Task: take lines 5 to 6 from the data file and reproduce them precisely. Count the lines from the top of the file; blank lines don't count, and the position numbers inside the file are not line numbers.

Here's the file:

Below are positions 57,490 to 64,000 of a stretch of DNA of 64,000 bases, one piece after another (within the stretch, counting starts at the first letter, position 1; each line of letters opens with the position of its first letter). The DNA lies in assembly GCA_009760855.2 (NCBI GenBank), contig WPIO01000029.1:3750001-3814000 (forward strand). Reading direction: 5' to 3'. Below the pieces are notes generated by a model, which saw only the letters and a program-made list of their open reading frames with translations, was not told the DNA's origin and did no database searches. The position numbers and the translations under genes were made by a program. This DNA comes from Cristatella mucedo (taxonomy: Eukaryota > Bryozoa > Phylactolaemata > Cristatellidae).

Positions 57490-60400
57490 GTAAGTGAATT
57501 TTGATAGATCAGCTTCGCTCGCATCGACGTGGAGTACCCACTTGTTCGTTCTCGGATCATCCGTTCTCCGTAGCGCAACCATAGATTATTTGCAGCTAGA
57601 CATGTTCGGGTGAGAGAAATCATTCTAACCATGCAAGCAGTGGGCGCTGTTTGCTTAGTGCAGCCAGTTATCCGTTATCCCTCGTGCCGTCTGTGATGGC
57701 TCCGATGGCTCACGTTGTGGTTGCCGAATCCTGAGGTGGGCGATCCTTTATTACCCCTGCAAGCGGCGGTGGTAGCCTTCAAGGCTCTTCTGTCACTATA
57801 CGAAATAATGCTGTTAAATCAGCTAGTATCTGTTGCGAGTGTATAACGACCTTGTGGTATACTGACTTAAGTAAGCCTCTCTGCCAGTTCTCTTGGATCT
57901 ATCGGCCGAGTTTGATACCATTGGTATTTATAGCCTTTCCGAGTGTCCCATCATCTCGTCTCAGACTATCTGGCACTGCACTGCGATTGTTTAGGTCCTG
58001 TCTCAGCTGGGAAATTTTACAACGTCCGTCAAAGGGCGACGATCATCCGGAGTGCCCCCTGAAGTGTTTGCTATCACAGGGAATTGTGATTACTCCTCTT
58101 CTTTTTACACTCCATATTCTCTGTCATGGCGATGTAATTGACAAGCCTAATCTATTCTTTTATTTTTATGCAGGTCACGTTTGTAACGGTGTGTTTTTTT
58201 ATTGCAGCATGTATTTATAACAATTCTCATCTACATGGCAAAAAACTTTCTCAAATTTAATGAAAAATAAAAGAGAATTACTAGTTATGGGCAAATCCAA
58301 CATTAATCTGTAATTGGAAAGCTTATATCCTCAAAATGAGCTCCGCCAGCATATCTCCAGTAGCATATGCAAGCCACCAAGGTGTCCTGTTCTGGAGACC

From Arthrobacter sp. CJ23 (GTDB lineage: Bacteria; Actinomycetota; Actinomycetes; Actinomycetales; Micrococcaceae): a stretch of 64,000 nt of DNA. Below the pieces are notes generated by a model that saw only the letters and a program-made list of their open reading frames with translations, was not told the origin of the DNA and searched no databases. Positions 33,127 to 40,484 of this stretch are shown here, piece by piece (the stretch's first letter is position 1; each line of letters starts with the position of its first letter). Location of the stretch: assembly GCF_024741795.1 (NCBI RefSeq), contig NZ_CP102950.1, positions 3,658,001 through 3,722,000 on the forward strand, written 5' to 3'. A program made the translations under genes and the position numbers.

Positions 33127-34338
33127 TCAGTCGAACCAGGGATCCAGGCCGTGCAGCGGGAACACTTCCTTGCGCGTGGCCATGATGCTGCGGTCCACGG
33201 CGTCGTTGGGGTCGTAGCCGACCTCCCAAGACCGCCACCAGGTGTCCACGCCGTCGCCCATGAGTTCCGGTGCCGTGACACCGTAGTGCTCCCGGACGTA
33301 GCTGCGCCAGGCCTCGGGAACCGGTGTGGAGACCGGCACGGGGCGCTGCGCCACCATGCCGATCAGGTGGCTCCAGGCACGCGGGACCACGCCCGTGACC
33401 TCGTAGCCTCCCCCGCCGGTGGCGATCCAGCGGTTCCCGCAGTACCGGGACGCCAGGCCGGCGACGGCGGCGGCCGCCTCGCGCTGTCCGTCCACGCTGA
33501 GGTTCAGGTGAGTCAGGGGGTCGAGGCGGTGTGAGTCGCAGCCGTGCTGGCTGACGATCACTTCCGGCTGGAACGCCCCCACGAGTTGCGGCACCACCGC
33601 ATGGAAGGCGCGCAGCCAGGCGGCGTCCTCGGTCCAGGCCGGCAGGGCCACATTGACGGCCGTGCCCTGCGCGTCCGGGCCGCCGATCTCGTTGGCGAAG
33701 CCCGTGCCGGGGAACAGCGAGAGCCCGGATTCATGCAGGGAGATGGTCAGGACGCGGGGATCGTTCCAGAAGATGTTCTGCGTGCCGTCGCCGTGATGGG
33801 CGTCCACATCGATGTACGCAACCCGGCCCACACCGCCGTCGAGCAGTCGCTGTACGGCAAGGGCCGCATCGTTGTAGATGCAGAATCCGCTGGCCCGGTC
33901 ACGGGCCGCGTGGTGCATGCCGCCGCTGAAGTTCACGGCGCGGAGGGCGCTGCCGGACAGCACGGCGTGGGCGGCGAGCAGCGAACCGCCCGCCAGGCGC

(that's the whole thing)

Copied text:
57601 CATGTTCGGGTGAGAGAAATCATTCTAACCATGCAAGCAGTGGGCGCTGTTTGCTTAGTGCAGCCAGTTATCCGTTATCCCTCGTGCCGTCTGTGATGGC
57701 TCCGATGGCTCACGTTGTGGTTGCCGAATCCTGAGGTGGGCGATCCTTTATTACCCCTGCAAGCGGCGGTGGTAGCCTTCAAGGCTCTTCTGTCACTATA